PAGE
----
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4 Women on What It Takes to be a Great Business Leader

Successful leaders don't just strategize. They problem-solve, teach, and motivate everyone around them.
4 Women on What It Takes to be a Great Business Leader
Image credit: Shutterstock

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For some people, leadership comes naturally. For others, it’s a skill—or a set of skills—that need to be honed and constantly improved.

Whether you’re a born leader or always learning, leadership is the backbone of any successful business. It starts from the top, whether you’re the owner or CEO, and trickles down to managers and individuals who oversee products and projects.

Great leadership can set a winning tone and strategy. Poor leadership can steer an entire team toward failure.

No one knows that better than the women business leaders who make up the Dell Women’s Entrepreneur Network (DWEN). These female founders and executives form a collective brain trust of incredible business smarts that allow them to scale their businesses and find success.

Here, we’ve spoken to four prominent members of DWEN to uncover their best leadership tips gleaned from years of hands-on experience starting and growing unique businesses.

Understand your strengths, hire based on your weaknesses.

Understand your strengths, hire based on your weaknesses.
Image credit: Courtesy of The Mentor Method

Janice Omadeke
Founder and CEO, The Mentor Method
Launched in 2017 and based in Austin, Texas, The Mentor Method helps companies retain and develop employees using the power of mentorship.

“Practice self-awareness to understand your strengths, how those can be leveraged to grow your business, and find team members with strengths in areas equally as important to developing the business that will be energized by their roles.

For example, if you enjoy sales and do not enjoy operations, hiring a team member that enjoys managing areas of operations saves you time, energy, and you’re able to use their strengths to solve critical issues within your business. Practicing self-awareness as a leader empowers your team to do the same and leaves space for candid conversations about gaps to determine your next set of key hires and opportunities to expand skill sets.”

Define your culture through core values.

Define your culture through core values.
Image credit: Courtesy of Astura

Stephanie Morimoto
Owner and CEO, Asutra
Chicago-based Asutra was founded in 2015. Its mission is active self-care, offering natural remedies for pain, sleep and rejuvenation. Asutra’s products are PETA-certified cruelty-free and the company is women-owned and women-led.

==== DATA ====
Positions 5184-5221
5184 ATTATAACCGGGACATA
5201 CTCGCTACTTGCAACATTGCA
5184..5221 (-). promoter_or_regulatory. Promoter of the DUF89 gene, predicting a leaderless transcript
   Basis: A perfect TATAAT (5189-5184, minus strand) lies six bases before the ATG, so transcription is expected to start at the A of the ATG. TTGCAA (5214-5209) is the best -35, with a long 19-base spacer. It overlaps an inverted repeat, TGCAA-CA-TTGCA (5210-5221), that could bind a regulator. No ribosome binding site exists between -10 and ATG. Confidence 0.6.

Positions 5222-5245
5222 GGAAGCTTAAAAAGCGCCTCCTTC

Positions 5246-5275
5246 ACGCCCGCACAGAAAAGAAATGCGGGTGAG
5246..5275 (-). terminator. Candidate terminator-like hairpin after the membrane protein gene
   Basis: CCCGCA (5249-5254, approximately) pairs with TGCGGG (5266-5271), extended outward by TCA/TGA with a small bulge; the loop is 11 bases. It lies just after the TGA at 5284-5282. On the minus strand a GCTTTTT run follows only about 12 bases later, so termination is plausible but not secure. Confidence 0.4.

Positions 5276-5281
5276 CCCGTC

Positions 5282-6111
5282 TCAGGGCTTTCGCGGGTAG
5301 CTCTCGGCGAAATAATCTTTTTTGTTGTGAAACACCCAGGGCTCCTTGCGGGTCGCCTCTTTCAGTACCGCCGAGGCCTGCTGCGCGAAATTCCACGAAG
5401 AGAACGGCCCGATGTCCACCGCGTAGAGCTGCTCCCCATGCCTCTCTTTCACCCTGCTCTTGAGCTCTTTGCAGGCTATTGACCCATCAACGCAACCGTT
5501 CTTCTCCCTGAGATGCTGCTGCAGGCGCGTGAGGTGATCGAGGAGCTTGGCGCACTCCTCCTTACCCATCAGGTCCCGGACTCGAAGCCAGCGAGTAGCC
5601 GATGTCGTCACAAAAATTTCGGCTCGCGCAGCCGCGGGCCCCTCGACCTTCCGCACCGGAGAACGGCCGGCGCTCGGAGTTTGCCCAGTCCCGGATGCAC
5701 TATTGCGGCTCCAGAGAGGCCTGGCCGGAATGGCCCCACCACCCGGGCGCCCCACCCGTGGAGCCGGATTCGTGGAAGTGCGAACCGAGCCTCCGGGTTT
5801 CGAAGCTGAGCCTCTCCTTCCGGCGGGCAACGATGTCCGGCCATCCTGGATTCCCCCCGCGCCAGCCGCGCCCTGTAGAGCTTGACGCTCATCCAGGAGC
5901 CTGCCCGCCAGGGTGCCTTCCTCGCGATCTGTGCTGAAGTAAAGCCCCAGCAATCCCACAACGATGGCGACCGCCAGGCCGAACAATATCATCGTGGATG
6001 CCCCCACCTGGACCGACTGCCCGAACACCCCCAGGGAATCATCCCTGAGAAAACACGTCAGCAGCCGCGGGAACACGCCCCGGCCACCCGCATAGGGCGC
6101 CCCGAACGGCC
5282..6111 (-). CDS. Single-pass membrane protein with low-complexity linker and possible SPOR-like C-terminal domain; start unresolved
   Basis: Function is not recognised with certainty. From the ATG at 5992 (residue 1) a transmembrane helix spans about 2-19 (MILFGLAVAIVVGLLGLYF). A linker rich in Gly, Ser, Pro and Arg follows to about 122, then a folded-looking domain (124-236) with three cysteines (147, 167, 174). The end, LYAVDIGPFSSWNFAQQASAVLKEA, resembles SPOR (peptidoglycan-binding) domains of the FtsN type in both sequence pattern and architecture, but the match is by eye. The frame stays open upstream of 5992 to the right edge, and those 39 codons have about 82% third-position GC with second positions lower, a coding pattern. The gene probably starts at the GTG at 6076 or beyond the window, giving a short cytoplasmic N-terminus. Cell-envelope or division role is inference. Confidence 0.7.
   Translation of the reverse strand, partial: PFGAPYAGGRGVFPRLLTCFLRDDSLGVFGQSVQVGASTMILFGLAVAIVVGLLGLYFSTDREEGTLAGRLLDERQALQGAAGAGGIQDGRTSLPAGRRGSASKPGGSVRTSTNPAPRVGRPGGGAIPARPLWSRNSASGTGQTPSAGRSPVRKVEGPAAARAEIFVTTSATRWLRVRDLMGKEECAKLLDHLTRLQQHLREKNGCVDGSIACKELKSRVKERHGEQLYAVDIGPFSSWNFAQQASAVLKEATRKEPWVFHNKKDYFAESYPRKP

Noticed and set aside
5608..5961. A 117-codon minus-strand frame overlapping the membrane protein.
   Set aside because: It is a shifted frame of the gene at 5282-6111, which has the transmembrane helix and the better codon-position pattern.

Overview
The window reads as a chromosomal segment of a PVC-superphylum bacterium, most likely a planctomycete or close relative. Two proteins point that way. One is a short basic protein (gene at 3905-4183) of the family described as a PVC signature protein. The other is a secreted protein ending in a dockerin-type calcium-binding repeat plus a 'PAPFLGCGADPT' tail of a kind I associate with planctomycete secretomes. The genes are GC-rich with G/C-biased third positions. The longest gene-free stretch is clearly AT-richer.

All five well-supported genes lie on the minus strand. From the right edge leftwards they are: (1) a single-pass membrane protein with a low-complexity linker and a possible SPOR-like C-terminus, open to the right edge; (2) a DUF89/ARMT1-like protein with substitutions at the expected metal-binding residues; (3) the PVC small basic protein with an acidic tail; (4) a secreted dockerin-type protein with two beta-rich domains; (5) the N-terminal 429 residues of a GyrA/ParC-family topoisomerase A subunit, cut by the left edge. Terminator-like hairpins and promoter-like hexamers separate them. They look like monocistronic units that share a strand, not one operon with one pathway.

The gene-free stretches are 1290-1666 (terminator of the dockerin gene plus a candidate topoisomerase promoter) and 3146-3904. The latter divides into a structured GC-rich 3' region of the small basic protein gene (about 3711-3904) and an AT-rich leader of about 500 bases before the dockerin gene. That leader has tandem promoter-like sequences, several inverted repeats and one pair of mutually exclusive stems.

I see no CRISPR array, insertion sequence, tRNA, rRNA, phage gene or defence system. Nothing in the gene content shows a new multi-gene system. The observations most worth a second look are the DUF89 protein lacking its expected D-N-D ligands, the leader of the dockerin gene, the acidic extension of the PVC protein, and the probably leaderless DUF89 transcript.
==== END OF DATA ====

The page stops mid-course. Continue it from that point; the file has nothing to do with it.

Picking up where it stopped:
“Having a strong, positive culture helps you hire the right people who will fit your company and team; yield better performance because people trust each other and know what matters; and ensure you're treating each other—and your customers—the way you want to.

For example, one of our core values at Asutra is ‘One Team, One Goal.’ We all pitch in when there's a big project. We just launched Asutra pain relief and sleep aids in Target stores nationwide, and everyone from our marketing manager to me was helping to pack and prepare the products to ship out to stores. We have each other's backs. When our employees who are moms have to supervise their kids' remote learning at home, other people step up to get the job done.” 

Lead with empathy.

Lead with empathy.
Image credit: Courtesy of wiseHer

Kathryn Rose
Founder and CEO, wiseHer
Based in Framingham, Mass., wiseHer was founded in 2018 and is a global expert marketplace providing businesses and professionals with affordable access to been-there-done-that experts for 1:1 advice to help accelerate their business or career growth.

“I had to learn this the hard way! I always expected other people to do things the way I would do them or to even read my mind. When you take a step back and realize that not everyone knows what you're thinking and embrace the knowledge that there is a human in that role—with hopes, dreams and outside challenges of their own—you begin to interact, guide, and lead differently. Yes, profits are important but not at the expense of customer and employee growth.

I am much more careful about my interactions, I explain more, I take the time to learn about my customers’ and employees’ goals and how we can play a part in achieving those along with them. Because of this change we have little turnover in employees and contractors and our expert network, partnerships and customer base is experiencing rapid growth.”

Always give recognition to those who make your success possible.

Always give recognition to those who make your success possible.
Image credit: Courtesy of Redoux

Asia Grant
Co-founder, Redoux
A vegan skincare line with “sophisticated scents,” Redoux was launched in 2019 and is based in Philadelphia.

“I was told by my personal mentors that a leader’s success is marked by the strength and cohesion of their team. I have my clear vision for Redoux in my mind, but it’s the people who support me that really bring it to life. I wouldn’t be anywhere without them, and they deserve to know that.

The smallest and most consistent way to practice this daily is by saying thank you for the work your team has contributed. There are a number of ways we practice this at Redoux, including sending handwritten thank you cards to all of our business partners, celebrating team member's great work on a designated Slack channel, and proactively learning each other’s preferred communication style.”

Click here to learn more about the Dell Women’s Entrepreneur Network and its global impact on women in business.

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